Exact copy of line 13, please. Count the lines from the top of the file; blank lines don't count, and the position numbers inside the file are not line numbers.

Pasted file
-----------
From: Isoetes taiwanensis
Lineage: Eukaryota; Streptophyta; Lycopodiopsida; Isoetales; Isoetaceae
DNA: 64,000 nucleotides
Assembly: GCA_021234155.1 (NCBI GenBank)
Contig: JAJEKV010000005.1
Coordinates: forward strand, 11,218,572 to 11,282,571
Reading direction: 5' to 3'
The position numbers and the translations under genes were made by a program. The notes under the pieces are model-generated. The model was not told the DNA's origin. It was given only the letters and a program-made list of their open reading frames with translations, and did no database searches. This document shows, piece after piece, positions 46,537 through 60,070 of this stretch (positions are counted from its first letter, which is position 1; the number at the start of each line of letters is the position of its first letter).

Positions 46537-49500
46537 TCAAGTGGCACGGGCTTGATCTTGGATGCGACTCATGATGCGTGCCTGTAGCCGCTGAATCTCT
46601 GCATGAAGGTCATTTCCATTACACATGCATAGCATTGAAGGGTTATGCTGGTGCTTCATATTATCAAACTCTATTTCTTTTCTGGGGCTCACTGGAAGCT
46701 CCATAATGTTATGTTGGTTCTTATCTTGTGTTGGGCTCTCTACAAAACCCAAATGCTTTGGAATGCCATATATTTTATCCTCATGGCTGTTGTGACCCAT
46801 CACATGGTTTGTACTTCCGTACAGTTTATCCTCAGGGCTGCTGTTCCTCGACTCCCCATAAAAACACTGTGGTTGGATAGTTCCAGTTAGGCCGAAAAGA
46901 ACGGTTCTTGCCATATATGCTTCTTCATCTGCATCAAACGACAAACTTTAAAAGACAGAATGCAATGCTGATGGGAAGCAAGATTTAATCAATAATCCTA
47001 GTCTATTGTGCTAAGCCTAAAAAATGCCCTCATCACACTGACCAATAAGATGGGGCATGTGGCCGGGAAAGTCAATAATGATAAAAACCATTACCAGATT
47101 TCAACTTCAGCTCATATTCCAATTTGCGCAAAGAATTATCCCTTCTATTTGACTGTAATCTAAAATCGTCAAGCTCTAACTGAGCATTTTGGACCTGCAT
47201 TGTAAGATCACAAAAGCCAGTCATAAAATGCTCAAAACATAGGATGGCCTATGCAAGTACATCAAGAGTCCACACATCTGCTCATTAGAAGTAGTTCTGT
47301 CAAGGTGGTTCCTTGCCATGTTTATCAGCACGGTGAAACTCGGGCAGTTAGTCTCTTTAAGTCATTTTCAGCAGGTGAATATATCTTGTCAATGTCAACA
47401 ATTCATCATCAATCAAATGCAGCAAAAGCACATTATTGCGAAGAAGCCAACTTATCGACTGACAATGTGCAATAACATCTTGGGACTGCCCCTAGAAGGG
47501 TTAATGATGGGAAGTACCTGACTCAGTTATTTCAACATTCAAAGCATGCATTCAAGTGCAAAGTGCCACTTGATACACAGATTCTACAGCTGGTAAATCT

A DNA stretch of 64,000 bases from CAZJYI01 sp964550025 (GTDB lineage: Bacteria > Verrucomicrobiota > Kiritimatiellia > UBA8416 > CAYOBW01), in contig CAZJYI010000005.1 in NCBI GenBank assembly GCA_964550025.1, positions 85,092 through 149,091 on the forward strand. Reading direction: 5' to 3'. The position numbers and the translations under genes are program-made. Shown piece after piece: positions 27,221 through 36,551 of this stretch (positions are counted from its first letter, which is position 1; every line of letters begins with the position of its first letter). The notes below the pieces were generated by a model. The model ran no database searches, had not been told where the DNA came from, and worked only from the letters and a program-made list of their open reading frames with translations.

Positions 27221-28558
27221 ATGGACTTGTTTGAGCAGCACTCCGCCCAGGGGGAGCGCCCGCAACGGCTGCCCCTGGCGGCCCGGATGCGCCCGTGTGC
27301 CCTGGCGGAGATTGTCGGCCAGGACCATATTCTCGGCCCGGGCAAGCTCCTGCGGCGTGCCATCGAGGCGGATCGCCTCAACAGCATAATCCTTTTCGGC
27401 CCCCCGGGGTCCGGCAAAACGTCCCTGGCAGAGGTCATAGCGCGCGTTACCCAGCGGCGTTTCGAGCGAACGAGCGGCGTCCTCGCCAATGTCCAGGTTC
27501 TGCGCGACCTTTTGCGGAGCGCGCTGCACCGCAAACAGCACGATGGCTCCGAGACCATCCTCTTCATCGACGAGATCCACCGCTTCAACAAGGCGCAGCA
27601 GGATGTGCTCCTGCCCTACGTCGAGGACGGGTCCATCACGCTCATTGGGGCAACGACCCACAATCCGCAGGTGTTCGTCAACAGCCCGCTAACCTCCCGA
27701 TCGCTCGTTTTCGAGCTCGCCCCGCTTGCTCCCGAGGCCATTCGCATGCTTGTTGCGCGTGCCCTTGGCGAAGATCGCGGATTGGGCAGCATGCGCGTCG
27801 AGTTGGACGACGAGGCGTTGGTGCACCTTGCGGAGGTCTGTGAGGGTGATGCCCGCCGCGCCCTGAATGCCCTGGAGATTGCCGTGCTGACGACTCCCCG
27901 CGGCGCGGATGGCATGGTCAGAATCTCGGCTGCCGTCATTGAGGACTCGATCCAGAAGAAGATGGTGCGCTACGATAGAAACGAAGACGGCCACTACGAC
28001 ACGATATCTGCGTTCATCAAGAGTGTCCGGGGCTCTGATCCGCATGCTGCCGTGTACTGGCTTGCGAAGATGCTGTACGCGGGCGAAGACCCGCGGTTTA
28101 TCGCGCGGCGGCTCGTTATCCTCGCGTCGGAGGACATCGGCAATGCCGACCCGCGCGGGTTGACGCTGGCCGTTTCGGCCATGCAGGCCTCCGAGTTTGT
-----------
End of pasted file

46801 CACATGGTTTGTACTTCCGTACAGTTTATCCTCAGGGCTGCTGTTCCTCGACTCCCCATAAAAACACTGTGGTTGGATAGTTCCAGTTAGGCCGAAAAGA